2014 Cuba Photo Tour

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This year’s photo tour to Cuba was a resounding success! We had nine wonderful, creative and engaging people join us this time. We were able to secure our favorite guide, Tatiana, whose great humor and open mind was perfect for our wandering band of photographers. Guides, especially in a place like Cuba (where things tend to be done the way they are “supposed” to be done, after decades of top down directed life) tend to prefer to control their groups & move them according to a schedule and a checklist. A photography tour has to flaunt that kind of rule, however, just by its very nature. We photographers need to explore, take our time, get to know a person or a place in order to create a better image. Postcard shots are all well and good, but in this age of ‘everyone is a photographer’, anyone who wants to actually do something special or unique with a camera needs to take a little more time, give a little more effort, in order to find their vision. Tatiana got that (after a little training of course!)

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I’ve heard recently that photographers are suffering from “Cuba decay fatigue”. So many have gone to Cuba in the last ten or so years & brought back images of the decaying buildings, doors, walls, infrastructure, etc, that some are getting tired of looking at it. There is a parallel version of this happening with images of decaying industrial buildings here in the states too. The problem with this criticism is that at least with Cuba, it’s so much a part of the country and the culture, that you can’t avoid it. I love the doors, of which I’ve made dozens, maybe hundreds of images (two above) and the walls are filled with stories. Shades of Aaron Siskind and Harry Callahan! (look them up)

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But back to our trip. As I’ve written before, the Cubans are warm, friendly & itching for more contact with us.  The two schoolgirls were enrolled in a music conservatory where we were given a concert of sometimes world class excellence from the older students. The enthusiasm of everyone there was life affirming, and during the finale, a rousing version of ‘Guantanamera’ (which I was ready to never hear again as it is played too many times for visitors, but this version was jazzy, a full salsa band rollick through the auditorium), the entire student body was joined by the faculty in salsa dancing in the aisles. The fellow on the left was part of another musical show, street performers doing traditional African dance & drumming in a poor neighborhood that is being reclaimed by the arts called Callejon de Hamel.

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Of course the old cars are everywhere, seducing every visitor. But they are simply evidence of the resourcefulness of the Cubans. I love this image captured in a farmer’s market. Repurposed Corona beer bottles holding garlic paste for sale.20140131-6

There is a flood of Americans traveling to Cuba now. The hotels are being renovated at a frantic pace. We saw more economic activity in the form of major construction projects and new small businesses this trip than in both of our previous two. Change is coming to Cuba; the big question is how well it will be managed and how much outside influence will be exerted. If you want to see Cuba before the golden arches get there, I think you may want to start your planning now.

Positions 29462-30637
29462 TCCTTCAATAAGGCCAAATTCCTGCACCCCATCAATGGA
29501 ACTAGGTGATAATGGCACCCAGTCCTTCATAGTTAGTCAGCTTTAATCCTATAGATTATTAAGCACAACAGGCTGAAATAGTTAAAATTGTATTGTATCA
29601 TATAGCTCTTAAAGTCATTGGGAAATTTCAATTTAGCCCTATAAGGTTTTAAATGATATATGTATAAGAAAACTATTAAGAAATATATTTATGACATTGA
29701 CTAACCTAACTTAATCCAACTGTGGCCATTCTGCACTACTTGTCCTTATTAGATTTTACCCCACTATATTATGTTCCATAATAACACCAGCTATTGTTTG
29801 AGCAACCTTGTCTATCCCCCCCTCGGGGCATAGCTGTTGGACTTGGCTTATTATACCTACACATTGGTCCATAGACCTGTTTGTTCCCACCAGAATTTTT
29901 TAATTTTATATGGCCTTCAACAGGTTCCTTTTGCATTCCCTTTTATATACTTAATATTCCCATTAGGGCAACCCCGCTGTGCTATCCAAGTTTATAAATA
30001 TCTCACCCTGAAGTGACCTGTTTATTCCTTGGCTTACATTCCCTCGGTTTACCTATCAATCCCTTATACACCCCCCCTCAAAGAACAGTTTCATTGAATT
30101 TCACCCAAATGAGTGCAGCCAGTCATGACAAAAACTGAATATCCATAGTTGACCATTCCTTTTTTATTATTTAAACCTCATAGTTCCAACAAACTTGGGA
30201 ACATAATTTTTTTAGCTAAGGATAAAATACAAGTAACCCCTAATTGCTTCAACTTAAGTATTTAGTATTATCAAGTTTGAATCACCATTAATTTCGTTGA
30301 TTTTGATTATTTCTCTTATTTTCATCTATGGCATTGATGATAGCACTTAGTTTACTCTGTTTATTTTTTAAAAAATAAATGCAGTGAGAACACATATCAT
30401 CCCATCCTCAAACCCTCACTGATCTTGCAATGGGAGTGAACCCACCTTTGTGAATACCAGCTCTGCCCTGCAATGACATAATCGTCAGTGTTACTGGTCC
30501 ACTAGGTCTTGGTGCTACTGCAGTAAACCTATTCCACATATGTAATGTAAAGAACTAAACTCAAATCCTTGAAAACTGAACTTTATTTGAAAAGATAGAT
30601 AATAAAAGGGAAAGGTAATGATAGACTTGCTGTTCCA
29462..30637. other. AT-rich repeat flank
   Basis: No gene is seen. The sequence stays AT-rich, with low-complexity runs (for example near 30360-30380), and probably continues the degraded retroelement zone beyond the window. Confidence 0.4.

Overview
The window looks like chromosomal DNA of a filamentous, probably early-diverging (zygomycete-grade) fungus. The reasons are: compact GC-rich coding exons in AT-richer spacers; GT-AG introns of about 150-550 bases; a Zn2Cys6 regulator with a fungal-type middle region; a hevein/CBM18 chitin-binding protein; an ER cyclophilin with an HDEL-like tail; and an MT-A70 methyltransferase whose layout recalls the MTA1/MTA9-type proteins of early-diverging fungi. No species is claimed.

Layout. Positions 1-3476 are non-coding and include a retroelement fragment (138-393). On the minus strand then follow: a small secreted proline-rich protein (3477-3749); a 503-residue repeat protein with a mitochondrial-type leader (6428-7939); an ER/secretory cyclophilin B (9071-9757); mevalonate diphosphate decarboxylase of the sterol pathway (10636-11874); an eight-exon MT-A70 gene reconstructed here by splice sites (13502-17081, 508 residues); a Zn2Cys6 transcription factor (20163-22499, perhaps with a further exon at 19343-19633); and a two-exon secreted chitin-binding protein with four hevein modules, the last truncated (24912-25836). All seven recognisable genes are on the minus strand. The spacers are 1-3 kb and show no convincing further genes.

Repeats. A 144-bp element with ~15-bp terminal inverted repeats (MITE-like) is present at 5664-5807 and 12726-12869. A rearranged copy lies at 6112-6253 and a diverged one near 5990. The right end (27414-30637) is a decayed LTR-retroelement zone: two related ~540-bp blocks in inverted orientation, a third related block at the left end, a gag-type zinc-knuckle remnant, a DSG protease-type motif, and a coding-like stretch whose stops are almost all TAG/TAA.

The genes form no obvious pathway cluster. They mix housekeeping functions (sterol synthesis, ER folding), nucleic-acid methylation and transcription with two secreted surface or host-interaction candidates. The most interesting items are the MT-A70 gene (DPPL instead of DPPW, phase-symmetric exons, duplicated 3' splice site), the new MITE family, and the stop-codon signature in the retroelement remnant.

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The mountains near Vinales, a World Heritage Site in western Cuba known for tobacco farms.

Read more.. Wednesday, March 5th, 2014

Mt. Auburn Cemetery

What is it about cemeteries that attracts photographers? It seems that every amateur photographer who starts to get serious about the craft ends up in a cemetery at some point in their development. I am no exception; I spent time in a beautiful local cemetery in CT years ago, photographing some of the older carvings & names, the dried up flowers left behind on anniversaries or holidays & the little flags commemorating the grave of a veteran. But it always felt trite to me, there wasn’t much that I created that I had not already seen before. So I did not pursue that subject very far.   As my garden photography career grew & I spent time in and around the Boston area people kept telling me about the Mt. Auburn cemetery in Cambridge, billed as America’s fist “garden” cemetery. It’s also one of the older ones, founded in 1831, & was created with the help of the Massachusetts Horticultural Society as a “rural” cemetery, as opposed to the more typical church yard version that was more common at the time.

Well all of the people who suggested I go to Mt. Auburn were right! The place is astoundingly beautiful. It’s got all that mystery & peaceful somberness of most cemeteries, but there is so much more. The landscape is lovely, there are vistas, precious surprises and interesting grave markers, no, make that wonderful grave markers everywhere. The lushness and beauty never stops. It has the arboreal interest of the best arboretums I have visited; tree lovers will go nuts here. Now I understand the attraction of a good cemetery for the photographer. Mt. Auburn is sexy, mystical, sweet and inviting, all at the same time. What more can one ask for in a subject? I’ll be back, for sure.

Read more.. Monday, December 2nd, 2013

Our January 2014 Cuba People-to-People Photography Trip is on!

Vinales World Heritage Area

Join us January 25- February 2 for a photography based trip to Cuba.  We will meet Cuban photographers, visit galleries and share our stories with Cubans and learn about their lives. We will see the gorgeous Havana architecture and meet many warm and open Cuban people. We will also visit the beautiful Vinales Valley, A UNESCO World Heritage Site and Cuban National Park. Most of our time will be spent in Havana.

Sunrise Over Old Havana